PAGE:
makese me think of the day of old orchard beach,when the band first got back together,so relaxed,RIP woody
 

A Peach Supreme



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  posted on 1/28/2007 at 06:58 AM
Allen Woody could put you through the walls of a club without even having to plug the bass into the amp, thats how powerful a player he was (is).
 

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  posted on 1/28/2007 at 10:03 AM
quote:
Allen Woody could put you through the walls of a club without even having to plug the bass into the amp, thats how powerful a player he was (is).


that pretty well sums it up.

 

Zen Peach



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  posted on 1/28/2007 at 10:20 AM
quote:
As far as Woody goes. i saw many shows and I could always hear him fine.

Now at Mule shows, he used to put me through the walls of the clubs. Damn those shows were loud.


The first time Govt Mule came to Louisville they played at the Phoenix Hill Tavern. The walls in there are covered with knick knacks hanging from them. After the first song Woody says something like " have we knocked the sh!t off the walls yet?".

When Mule came to town this fall they had a goody bag that they were giving to college students with an ID. I wanted the beer can huggie but couldn't get one. I asked the merch guy "What about us old guys that were physically assualted by Woody and Matt Abts? Can't we have something?"

 

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  posted on 1/28/2007 at 11:05 AM
Wow, what a great thread. Two different subject matters getting addressed
and both got very informative replies. Very interesting indeed!!!

 

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  posted on 1/28/2007 at 06:49 PM








[Edited on 1/28/2007 by Angelemerald]

 

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  posted on 1/28/2007 at 06:52 PM












[Edited on 1/28/2007 by Angelemerald]

 

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  posted on 1/28/2007 at 10:48 PM
quote:
Allen Woody could put you through the walls of a club without even having to plug the bass into the amp, thats how powerful a player he was (is).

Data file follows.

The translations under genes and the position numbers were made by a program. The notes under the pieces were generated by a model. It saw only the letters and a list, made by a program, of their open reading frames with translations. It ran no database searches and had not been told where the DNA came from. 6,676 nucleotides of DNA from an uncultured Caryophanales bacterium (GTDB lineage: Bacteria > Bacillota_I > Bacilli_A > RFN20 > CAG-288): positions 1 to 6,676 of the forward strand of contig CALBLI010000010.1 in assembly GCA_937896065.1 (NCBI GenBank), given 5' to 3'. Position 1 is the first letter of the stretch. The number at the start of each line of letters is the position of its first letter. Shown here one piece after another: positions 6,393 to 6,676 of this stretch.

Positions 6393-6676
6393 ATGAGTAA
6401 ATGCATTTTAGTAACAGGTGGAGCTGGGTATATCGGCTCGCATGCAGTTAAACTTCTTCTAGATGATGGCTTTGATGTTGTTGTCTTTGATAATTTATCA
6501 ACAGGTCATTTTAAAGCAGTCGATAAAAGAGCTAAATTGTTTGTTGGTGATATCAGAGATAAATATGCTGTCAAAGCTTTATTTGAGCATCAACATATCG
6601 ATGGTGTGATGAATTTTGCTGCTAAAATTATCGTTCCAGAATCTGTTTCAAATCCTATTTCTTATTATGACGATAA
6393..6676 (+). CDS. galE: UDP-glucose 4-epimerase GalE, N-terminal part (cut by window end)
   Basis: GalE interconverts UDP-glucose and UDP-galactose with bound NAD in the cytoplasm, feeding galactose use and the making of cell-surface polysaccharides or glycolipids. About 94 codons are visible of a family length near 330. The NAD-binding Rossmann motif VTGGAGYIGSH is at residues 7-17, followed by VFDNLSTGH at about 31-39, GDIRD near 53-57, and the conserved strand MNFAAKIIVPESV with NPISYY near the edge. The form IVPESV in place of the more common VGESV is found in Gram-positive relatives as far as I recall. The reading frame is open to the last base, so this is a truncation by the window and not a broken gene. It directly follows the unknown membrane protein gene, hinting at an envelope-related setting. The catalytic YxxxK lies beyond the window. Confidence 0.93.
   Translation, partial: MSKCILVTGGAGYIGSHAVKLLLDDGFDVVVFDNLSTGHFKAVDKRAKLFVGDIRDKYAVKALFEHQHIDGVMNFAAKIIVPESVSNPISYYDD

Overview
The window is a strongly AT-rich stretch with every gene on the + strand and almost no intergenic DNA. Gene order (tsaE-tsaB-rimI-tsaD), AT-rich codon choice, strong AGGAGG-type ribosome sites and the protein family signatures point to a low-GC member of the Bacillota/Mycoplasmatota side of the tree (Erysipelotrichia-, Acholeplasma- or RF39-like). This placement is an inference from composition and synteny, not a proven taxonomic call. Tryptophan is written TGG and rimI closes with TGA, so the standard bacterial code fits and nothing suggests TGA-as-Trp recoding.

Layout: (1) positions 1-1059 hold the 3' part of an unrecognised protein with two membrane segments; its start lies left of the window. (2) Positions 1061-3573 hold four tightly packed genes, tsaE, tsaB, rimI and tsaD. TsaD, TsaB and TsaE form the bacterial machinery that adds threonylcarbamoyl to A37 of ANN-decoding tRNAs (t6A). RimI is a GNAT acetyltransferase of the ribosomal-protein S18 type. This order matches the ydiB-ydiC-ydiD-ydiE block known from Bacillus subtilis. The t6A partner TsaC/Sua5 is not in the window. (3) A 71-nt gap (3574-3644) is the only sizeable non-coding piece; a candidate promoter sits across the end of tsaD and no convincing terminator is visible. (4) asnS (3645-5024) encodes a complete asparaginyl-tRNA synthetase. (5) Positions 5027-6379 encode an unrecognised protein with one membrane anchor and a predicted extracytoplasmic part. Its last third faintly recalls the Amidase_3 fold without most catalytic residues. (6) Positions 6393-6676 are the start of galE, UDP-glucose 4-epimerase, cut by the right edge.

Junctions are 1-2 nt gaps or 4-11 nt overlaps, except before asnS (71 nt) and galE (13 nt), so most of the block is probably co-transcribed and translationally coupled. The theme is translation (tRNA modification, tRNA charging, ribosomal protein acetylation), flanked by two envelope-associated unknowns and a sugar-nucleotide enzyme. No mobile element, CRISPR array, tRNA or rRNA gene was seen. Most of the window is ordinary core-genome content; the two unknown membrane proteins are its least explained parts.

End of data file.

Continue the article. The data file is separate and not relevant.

Just the sound of his walking could split the whole damm town in two.

Doug

 

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Zen Peach



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  posted on 1/31/2007 at 10:27 AM
quote:
1) Why is Allan Woody so frequently turned down in the mix?
i assume you mean on live tapes from the 90's, and if thats the case, its because woody's bass rig stage volume was so loud that to balance the mix in the house, bud snyder, the sound man, had to roll woody out of the pa mix. there are also soundboard tapes that have very little dickey in them too for the same reason. it was during the mid 90's that the sound crew started to add a couple of house mic tracks to blend in the pa sound and the stage sound so that the board tapes were more pleasant and accurate to listen to. the instant live tapes the band makes today have 4-6 mics mixed in with the soundboard mix.
2) the question about 7 turns and dickey referring to getting the song from someone.
dickey was referring to stuart etssity, a navaho medicine man who was a guide and teacher to dickey in betts' quest for spirtual enlightenment and understanding of native american rituals and beliefs. stuart would often tour with the band in the early 90's and would talk about the native concept that there are 7 critical junctures or choices to face in life and that is what dickey was referring to with the lyrics. stuart was an old and wise man who lived on a reservation in northeast arizona until he died the week after joe dan petty died in january 2000. he would travel on dickeys bus and they would stay up all night talking for days on end. he would perform ceremonies and songs and prayers with the band back stage on show days and days off. stuart and has wife clara and several of his kids and grandchildren appear in the 7 turns video in the scenes of the dancing and singin of the native americans thru out the ending of the video. hope that answers you questions.



 

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Peach Master



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  posted on 1/31/2007 at 11:06 AM
quote:
2) the question about 7 turns and dickey referring to getting the song from someone.
dickey was referring to stuart etssity, a navaho medicine man who was a guide and teacher to dickey in betts' quest for spirtual enlightenment and understanding of native american rituals and beliefs. stuart was an old and wise man who lived on a reservation in northeast arizona until he died the week after joe dan petty died in january 2000.


I think I may have met him once in '85. I was passing through the Navajo reservation in Arizona, made several stops along the way and met several people. One, and older gent I was told was the medicine man. Don't know if he was the same man referred to above or if there was more than one. I remember him being very quiet and dignified. Intriguing and fascinating for sure. I vaguely remember his face at this point, but have never seen Dickey's friend, so don't know if it's the same guy.

 

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  posted on 2/1/2007 at 12:07 AM
Wow. Warren and Woody. (Thanks for starting me on this Greggswoman.)













Oh yeah, and axeman to for starting the thread.



[Edited on 2/1/2007 by Angelemerald]